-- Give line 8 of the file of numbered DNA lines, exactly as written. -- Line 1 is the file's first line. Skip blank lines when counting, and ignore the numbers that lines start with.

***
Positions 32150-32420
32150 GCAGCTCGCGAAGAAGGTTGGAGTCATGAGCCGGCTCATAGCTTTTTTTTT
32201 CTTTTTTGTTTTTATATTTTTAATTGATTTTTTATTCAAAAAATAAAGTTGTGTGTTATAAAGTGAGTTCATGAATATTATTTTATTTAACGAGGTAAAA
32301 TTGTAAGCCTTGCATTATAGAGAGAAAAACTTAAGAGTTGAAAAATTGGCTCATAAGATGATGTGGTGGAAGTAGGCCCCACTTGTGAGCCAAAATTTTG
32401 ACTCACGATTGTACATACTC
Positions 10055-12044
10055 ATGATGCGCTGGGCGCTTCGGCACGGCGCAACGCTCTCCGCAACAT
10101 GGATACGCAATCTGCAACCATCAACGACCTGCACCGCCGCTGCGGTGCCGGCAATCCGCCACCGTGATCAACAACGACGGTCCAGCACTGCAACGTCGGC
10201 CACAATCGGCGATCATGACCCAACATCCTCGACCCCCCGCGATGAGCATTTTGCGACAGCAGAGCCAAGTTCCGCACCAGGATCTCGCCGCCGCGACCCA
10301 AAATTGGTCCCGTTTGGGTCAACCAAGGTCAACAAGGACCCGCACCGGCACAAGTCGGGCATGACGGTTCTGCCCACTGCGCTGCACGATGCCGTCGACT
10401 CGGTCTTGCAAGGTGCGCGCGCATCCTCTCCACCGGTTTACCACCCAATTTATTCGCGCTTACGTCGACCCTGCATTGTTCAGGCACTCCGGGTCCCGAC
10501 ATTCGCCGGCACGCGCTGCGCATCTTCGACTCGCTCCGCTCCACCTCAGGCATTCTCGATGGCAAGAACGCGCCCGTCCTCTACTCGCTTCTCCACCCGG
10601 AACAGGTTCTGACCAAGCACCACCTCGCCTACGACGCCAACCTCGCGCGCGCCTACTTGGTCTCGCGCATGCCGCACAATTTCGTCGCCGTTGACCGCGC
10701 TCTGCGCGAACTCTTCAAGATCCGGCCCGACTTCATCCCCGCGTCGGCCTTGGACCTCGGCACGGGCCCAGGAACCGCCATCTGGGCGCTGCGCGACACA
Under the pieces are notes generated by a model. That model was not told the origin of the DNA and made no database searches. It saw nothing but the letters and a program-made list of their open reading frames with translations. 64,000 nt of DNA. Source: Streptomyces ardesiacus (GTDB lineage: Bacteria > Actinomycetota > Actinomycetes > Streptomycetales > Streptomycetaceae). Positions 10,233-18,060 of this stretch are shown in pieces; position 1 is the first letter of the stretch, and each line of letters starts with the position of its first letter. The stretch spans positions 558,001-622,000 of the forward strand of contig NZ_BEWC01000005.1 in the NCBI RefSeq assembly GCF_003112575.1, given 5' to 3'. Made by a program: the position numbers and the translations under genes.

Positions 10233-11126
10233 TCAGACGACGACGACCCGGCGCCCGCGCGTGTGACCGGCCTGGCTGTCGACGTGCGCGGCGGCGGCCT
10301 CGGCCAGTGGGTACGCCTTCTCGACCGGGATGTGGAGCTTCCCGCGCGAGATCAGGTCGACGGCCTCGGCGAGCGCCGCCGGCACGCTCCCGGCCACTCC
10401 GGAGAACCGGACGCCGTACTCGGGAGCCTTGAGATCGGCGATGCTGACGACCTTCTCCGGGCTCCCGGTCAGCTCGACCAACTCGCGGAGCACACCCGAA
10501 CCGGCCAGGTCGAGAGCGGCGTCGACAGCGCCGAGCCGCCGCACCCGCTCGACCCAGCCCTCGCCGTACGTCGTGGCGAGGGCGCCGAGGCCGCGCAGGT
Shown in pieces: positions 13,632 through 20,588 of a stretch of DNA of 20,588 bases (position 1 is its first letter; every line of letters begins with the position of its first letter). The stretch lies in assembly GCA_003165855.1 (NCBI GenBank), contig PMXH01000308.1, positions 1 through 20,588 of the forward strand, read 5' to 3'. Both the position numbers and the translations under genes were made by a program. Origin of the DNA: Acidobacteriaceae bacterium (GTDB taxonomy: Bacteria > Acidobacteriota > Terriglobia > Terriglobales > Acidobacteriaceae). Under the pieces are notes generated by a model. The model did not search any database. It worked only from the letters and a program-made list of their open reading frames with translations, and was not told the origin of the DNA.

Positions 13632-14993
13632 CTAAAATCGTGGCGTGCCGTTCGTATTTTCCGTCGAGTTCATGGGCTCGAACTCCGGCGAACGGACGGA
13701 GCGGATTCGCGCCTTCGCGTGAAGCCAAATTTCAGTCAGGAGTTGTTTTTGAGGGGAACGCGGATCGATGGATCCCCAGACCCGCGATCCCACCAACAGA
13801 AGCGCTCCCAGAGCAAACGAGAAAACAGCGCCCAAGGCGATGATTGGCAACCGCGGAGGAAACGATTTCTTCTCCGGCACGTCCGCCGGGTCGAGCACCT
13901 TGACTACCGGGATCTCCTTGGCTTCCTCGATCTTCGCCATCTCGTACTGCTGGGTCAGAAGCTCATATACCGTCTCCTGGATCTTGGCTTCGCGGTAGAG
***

10101 GGATACGCAATCTGCAACCATCAACGACCTGCACCGCCGCTGCGGTGCCGGCAATCCGCCACCGTGATCAACAACGACGGTCCAGCACTGCAACGTCGGC